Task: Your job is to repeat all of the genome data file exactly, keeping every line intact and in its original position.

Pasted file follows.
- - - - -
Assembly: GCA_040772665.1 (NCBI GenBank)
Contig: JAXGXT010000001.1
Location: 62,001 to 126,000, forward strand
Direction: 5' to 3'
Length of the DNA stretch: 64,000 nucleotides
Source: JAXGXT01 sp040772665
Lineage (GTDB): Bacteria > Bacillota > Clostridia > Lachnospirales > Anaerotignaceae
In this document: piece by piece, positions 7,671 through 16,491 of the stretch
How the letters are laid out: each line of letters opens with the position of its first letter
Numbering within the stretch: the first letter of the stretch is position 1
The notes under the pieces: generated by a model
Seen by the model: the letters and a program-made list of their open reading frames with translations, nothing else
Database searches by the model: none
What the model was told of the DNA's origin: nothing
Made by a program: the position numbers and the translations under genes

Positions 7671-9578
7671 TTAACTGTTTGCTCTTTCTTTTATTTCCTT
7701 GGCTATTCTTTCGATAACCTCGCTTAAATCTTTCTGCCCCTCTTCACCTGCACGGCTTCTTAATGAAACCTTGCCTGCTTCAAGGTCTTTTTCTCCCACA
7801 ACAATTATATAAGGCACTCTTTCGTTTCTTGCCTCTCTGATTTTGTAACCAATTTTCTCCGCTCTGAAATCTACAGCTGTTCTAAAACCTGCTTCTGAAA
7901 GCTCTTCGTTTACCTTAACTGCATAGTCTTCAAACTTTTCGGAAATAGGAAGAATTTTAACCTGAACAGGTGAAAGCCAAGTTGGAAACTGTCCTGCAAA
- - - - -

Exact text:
Assembly: GCA_040772665.1 (NCBI GenBank)
Contig: JAXGXT010000001.1
Location: 62,001 to 126,000, forward strand
Direction: 5' to 3'
Length of the DNA stretch: 64,000 nucleotides
Source: JAXGXT01 sp040772665
Lineage (GTDB): Bacteria > Bacillota > Clostridia > Lachnospirales > Anaerotignaceae
In this document: piece by piece, positions 7,671 through 16,491 of the stretch
How the letters are laid out: each line of letters opens with the position of its first letter
Numbering within the stretch: the first letter of the stretch is position 1
The notes under the pieces: generated by a model
Seen by the model: the letters and a program-made list of their open reading frames with translations, nothing else
Database searches by the model: none
What the model was told of the DNA's origin: nothing
Made by a program: the position numbers and the translations under genes

Positions 7671-9578
7671 TTAACTGTTTGCTCTTTCTTTTATTTCCTT
7701 GGCTATTCTTTCGATAACCTCGCTTAAATCTTTCTGCCCCTCTTCACCTGCACGGCTTCTTAATGAAACCTTGCCTGCTTCAAGGTCTTTTTCTCCCACA
7801 ACAATTATATAAGGCACTCTTTCGTTTCTTGCCTCTCTGATTTTGTAACCAATTTTCTCCGCTCTGAAATCTACAGCTGTTCTAAAACCTGCTTCTGAAA
7901 GCTCTTCGTTTACCTTAACTGCATAGTCTTCAAACTTTTCGGAAATAGGAAGAATTTTAACCTGAACAGGTGAAAGCCAAGTTGGAAACTGTCCTGCAAA